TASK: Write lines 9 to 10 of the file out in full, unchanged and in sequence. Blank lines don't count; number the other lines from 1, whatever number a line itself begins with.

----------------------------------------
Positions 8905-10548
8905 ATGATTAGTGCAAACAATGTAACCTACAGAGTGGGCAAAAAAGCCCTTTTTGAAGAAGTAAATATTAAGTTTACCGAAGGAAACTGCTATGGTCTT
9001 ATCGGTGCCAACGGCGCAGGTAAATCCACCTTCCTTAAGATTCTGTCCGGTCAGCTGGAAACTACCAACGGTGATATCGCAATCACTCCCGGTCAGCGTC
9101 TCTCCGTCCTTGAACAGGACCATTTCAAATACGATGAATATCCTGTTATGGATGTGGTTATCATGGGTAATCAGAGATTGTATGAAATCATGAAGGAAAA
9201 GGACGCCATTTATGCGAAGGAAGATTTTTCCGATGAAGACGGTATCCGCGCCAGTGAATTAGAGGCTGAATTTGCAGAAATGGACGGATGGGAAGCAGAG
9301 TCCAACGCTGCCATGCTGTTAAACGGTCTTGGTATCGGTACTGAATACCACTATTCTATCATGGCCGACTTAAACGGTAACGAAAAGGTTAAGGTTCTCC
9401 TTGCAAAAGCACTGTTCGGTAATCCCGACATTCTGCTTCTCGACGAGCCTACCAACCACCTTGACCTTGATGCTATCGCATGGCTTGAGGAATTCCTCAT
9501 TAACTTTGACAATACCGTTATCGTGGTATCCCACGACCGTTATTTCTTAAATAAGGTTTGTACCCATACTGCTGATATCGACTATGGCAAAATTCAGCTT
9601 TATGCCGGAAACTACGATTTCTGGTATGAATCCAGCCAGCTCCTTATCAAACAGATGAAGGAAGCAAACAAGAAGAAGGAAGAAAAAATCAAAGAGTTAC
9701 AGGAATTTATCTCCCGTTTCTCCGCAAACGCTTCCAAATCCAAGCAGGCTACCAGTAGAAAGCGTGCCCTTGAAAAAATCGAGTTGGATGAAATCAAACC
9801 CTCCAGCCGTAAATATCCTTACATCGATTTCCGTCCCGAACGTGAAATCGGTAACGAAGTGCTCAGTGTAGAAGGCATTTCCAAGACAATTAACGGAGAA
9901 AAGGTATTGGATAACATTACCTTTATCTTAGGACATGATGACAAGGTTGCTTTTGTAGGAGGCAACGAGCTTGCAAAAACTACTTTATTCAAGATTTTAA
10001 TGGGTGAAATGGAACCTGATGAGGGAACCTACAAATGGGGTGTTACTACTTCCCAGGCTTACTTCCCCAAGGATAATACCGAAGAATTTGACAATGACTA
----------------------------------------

9601 TATGCCGGAAACTACGATTTCTGGTATGAATCCAGCCAGCTCCTTATCAAACAGATGAAGGAAGCAAACAAGAAGAAGGAAGAAAAAATCAAAGAGTTAC
9701 AGGAATTTATCTCCCGTTTCTCCGCAAACGCTTCCAAATCCAAGCAGGCTACCAGTAGAAAGCGTGCCCTTGAAAAAATCGAGTTGGATGAAATCAAACC